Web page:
Not just here. This is a Swedish outlet in Hungary. All trends are now global.

Enter the Internet, which allows a ridiculous amount of speech without the check provided by actually being in touch with society. On the economic side, it allows men to shop because they don’t have to talk to anyone. Now people of all genders can associate and interact. They can even use the virtual world to organize a real-world flash mob in “private space.”

shopping is SOOO gendered. I actually suffer from male pattern shopping disorder

In the age of “information technology” and an expanding quantity of genders, our economic and social interrelationships have been redefined once again. But as anyone who knows me can tell you, I see connection and commonality much more than difference (despite the great popularity of Derridean difference during my college years)


the communist capital of the world

Yes, technology DID this, but technology is not a thing nor an imperative working outside of history: it is right in the middle of it, like economics, full of the same insecurities and foibles and character flaws and amazing skills and infinite iterations of love and death as every one of us from the darkest night to the highest noon because it is not outside of human experience but implicated in every aspect of it from the amygdala to the appendix and it always has been so.

so if I buy an antique on the internet I am like doubling my technologies, right?

When we preserve aspects of our built environment, we are in fact preserving a complex layered history of cultural and economic production, consumption, identity and interaction. We are preserving palimpsests of earlier relationships, repurposing the technology of buildings and streets and places by inflecting them with our current relationships. Preservation can not be achieved without an understanding of contemporary political, economic and social relationships, and it cannot succeed without an historical understanding of relationships, the essence of technology.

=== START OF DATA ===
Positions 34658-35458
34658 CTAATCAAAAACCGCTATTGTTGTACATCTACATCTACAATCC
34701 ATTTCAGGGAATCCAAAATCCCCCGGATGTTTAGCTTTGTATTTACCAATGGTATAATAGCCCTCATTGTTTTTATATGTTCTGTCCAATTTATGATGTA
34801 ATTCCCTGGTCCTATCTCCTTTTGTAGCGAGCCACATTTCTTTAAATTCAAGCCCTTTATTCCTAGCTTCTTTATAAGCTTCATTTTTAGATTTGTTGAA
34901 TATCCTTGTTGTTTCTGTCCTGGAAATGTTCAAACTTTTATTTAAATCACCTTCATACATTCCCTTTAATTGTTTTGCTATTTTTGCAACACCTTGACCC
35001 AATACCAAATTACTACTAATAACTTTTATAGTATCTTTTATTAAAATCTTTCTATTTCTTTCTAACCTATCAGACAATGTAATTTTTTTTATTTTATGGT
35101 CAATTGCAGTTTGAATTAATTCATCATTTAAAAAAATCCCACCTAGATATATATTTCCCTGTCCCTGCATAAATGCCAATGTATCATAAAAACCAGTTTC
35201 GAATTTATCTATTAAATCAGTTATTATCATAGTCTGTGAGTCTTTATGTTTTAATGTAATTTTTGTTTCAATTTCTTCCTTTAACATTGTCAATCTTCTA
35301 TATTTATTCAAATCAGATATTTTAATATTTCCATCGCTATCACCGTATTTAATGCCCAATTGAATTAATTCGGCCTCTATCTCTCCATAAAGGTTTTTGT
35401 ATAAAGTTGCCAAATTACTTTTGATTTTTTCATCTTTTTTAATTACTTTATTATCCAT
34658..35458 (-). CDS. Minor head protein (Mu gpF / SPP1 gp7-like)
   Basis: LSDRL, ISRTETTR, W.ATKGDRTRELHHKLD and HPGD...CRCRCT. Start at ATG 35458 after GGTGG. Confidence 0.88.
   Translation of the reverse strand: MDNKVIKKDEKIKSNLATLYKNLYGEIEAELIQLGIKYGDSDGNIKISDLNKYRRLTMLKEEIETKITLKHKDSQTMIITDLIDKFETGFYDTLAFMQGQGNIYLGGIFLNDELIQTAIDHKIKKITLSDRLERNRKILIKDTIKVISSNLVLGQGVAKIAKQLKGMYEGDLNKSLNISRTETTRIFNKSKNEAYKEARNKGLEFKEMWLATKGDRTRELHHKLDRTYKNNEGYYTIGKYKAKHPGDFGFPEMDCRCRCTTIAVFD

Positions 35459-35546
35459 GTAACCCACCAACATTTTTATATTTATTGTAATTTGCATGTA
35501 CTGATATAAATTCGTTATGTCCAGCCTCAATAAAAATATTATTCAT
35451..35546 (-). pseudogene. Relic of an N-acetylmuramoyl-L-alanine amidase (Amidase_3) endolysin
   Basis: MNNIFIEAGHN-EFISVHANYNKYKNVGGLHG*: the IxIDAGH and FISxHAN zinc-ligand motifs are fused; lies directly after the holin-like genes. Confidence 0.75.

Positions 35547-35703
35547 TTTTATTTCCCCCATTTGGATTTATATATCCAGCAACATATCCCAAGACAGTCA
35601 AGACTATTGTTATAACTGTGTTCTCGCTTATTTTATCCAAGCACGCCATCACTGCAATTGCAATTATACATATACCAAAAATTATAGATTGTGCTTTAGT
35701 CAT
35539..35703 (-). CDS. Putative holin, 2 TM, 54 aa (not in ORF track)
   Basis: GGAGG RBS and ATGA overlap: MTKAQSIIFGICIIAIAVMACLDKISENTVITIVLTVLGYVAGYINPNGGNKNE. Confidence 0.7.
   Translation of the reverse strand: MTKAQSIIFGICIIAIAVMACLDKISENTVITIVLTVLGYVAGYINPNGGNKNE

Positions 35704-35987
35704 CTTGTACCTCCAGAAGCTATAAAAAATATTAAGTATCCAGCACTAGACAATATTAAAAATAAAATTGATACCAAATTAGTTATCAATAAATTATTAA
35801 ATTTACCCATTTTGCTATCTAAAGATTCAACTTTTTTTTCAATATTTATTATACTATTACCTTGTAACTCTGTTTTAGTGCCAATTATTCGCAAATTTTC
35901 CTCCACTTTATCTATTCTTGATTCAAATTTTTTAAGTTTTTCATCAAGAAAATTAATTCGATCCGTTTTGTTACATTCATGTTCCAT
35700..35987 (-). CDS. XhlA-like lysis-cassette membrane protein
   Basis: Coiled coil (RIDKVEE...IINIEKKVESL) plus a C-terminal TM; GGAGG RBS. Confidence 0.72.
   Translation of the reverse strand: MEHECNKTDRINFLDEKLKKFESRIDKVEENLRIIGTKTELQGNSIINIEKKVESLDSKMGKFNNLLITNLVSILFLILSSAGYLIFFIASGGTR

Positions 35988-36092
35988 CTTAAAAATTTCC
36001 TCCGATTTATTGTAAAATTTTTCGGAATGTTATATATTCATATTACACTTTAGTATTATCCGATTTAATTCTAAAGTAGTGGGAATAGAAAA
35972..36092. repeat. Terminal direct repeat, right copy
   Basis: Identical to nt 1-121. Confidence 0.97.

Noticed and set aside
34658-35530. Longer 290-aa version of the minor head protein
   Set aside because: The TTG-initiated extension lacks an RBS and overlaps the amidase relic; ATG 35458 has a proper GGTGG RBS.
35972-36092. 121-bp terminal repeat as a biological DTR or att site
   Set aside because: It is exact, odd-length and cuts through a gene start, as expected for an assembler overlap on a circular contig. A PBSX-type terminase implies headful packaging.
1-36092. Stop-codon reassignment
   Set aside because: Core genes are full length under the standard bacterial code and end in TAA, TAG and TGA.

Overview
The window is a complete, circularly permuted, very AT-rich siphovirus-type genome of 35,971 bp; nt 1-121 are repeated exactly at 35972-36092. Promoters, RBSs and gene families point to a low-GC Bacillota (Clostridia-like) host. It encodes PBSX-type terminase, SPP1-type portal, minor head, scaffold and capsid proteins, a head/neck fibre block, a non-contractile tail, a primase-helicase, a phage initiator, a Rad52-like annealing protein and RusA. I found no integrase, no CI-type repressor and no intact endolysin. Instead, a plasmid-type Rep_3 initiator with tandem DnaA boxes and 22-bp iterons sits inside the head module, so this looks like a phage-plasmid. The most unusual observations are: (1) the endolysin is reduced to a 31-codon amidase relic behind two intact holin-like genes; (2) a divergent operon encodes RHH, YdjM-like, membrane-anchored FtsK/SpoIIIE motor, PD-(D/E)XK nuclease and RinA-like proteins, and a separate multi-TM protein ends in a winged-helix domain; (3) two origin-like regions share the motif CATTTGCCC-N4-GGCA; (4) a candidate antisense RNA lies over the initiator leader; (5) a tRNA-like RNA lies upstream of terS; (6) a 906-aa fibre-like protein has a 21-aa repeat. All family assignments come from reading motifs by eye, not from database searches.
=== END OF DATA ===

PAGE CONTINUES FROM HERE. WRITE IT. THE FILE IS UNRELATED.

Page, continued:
getting to the next level – the technology of stairs, Angkor Wat

The Next American City: A Response

November 29, 2010

By Vince Michael and Anthea Hartig

We regrettably missed Charles Buki’s Next American City speech at the National Preservation Conference in Austin, but studied it and it is a provocative scorcher, as the self-described “community developer” no doubt intended (see for yourself at www.czb.org and http://www.czb.org/blog/2010/10/comments-at-the-national-trust-for-historic-preservation/). Buki congenially opens with his denouncing of the label preservationist, but goes on to share his valuable critique of our built environment – and of preservation’s seeming lack of care about community and over-privileging of architecture and its rehabilitation. We here writing don’t have the luxury of eschewing the preservationist label, although we are both active in the discursive movement afoot to change that label (see Forum Journal, Spring 2010, focused on “What’s Next for Historic Preservation,” in particular Donovan Rypkema’s headlining article, Michael’s and Muniz/Hartig’s pieces therein and the follow-up Forum On-Line discussion with Rypkema and Vince Michael.

Buki’s overall critique of our social built environment finds it Koyaanisqatsi-esque—an out of balance set of places in which interdependencies and interconnections have been lost. He also argued convincingly that distinctions between city and suburb are artificial and not helpful, especially in the wake of our efforts to rebuild such places through preservation, new urbanism, or even “old” urbanism, about which we couldn’t agree more, but for reasons different than his. Here goes.

Diversity

Buki’s stated theme was diversity, and how we fail to achieve it and incubate it in designing cities and suburbs. He argues, again convincingly, that diversity and complexity provide the underpinnings of true sustainability. We dug this aspect of Buki’s critique because it resonated with Jane Jacobs’ description of the city as a problem of organized complexity. Jacobs said the city is a biological problem, not a statistical (disorganized complexity) or chemical (two variable) problem. Emphasizing the point, Buki quoted Wendell Berry to reinforce the biological analogy; we’re with you so far, to paraphrase The Eagles.

Buki talked a lot about “monochromatic” developments and places, be they city or suburban, red or blue states. We tend to live with people who act like us, and more importantly – consume like us, understandable but regrettable patterns of human behavior that reduce diversity and thus true sustainability. He talked about the fields of Subarus and Volvos that characterized the Berkeley, CA cityscape and the Ford F-150s and four-story high crosses of the Amarillo, TX architectural ecosystem and it seemed his point was the we who resemble Berkeleyite’s self-righteousness, hail the concept of diversity while failing to live it, or live in it. We’re not sure about his point regarding Amarillo.